VanAntwerp Attorneys, LLP
Phone: 606-618-0698

Elements required for electronic signature validity

The speed at which new technologies become adopted on a mass scale is staggering. The smartphone is just 10 years old, yet they are nearly ubiquitous across the United States. Slower to take root, but perhaps no less transformative, is the concept of electronic signatures.

Proponents hail the convenience electronic signatures provide in facilitating transactions. But the scope of that validity is not universal. For example, Kentucky has adopted provisions of what is known as the Uniform Electronic Transactions Act (UETA). It allows for the use of electronic signatures in certain instances when all parties agree to it. Notably, the law does not currently extend validity to transactions dealing with real property or real estate, though there are legislative efforts underway to change this.

What makes for a valid e-signature.

Historically speaking, validity of most e-signatures has been recognized for nearly two decades. The UETA and the federal Electronic Signatures in Global and National Commerce Act (ESIGN) established rules to validate e-formatted signatures which include:

  • Signer's clear intent: The signature, in whatever form it appears, must reflect the signer's intention. Individuals demonstrate this by either entering an electronic signature, typing in their name or clicking an acceptance box.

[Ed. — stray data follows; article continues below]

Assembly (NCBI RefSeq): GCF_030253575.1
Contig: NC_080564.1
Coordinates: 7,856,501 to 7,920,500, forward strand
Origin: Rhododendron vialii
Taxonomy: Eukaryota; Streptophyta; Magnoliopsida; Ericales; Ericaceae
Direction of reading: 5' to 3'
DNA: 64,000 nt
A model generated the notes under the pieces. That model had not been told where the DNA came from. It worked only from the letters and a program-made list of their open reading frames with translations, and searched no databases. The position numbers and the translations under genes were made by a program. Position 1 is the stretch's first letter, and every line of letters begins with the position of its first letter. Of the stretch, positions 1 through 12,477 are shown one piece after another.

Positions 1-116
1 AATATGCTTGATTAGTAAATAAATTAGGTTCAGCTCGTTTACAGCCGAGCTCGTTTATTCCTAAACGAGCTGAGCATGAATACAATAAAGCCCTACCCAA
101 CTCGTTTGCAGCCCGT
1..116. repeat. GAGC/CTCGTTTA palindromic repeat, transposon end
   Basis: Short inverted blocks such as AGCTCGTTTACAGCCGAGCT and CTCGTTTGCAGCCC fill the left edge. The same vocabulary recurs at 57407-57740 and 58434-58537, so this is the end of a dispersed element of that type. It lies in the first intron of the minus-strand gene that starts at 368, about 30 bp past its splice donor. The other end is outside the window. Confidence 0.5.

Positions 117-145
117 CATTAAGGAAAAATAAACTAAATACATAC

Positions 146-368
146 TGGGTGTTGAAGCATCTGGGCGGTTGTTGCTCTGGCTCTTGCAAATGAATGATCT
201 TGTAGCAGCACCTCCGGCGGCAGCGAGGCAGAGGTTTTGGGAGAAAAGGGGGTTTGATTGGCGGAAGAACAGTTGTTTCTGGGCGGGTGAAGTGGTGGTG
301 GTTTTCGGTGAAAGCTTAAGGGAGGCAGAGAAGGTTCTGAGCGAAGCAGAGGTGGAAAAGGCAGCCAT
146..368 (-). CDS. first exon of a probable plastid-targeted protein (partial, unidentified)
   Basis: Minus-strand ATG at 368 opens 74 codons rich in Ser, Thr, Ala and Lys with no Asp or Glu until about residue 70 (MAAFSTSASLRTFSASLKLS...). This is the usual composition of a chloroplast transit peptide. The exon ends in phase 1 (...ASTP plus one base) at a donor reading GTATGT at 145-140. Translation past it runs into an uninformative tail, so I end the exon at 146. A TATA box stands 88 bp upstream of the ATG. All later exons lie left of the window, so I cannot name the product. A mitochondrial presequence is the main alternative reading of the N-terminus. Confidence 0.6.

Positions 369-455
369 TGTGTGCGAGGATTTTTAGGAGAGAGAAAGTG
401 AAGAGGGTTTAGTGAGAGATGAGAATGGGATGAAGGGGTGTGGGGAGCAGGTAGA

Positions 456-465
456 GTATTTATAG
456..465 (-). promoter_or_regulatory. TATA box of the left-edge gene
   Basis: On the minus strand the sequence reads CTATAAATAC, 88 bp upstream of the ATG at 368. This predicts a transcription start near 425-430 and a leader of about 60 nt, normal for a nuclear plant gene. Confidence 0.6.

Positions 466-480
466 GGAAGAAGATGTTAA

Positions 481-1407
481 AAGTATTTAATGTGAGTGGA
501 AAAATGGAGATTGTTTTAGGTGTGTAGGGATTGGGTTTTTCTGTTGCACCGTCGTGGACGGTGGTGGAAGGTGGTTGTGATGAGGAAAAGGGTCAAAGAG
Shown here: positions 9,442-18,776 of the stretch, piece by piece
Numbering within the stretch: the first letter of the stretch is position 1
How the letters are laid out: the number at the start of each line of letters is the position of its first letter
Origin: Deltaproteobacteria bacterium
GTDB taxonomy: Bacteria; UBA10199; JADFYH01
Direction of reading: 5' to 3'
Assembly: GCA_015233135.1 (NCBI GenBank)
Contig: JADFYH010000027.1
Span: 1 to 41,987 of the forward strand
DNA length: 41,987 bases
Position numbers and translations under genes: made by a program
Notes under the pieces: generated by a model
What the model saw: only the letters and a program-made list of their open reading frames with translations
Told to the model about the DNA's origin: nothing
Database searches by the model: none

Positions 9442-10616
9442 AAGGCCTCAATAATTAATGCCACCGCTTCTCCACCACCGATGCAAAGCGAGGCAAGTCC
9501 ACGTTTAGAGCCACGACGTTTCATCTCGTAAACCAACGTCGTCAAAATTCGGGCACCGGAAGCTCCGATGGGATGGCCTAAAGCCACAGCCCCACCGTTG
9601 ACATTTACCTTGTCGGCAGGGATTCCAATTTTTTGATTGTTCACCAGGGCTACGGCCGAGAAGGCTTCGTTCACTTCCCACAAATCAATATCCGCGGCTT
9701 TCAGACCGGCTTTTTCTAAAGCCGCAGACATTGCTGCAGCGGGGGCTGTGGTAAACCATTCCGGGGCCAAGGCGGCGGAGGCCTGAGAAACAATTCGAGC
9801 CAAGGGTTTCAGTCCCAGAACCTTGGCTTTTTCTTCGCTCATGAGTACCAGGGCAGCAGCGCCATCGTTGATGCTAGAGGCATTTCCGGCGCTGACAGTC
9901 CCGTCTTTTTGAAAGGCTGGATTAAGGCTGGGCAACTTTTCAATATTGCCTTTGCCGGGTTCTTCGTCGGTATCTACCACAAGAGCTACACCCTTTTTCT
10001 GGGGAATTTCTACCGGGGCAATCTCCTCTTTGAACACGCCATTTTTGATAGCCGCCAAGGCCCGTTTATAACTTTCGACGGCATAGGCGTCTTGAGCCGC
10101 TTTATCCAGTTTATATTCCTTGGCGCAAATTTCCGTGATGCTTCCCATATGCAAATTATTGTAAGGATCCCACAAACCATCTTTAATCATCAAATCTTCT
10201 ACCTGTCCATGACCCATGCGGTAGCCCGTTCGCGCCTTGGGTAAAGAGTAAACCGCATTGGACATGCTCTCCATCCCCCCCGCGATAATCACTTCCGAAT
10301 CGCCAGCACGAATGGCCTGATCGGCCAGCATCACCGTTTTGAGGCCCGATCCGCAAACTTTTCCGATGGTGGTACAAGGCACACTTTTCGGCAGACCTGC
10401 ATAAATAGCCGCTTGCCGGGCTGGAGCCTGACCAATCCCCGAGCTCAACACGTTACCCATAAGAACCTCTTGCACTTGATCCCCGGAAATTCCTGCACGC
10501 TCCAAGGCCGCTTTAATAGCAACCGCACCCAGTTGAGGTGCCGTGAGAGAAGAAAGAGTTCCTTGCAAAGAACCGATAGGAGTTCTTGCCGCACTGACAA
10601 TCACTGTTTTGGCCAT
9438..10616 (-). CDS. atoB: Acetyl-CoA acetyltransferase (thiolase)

• Specific consent language in the agreement: There must be a clause in the contract indicating consent by all parties.
  • Clear record of association: Any system used for e-signing must incorporate a way of showing that a generated signature attached to a specific document.
  • Record retention: E-signed documents must be discoverable and reproduceable to serve their purpose. And access needs to be available to all the involved parties. Providing hard copies of the signed document to each party can meet this requirement.

Electronic signature technology can make transacting business more convenient. It can also carry legal risks if it does not meet required legal standards. It's useful to remember, too, that despite two decades of history, the law on e-signatures remains in flux, so working with experienced counsel is advisable.

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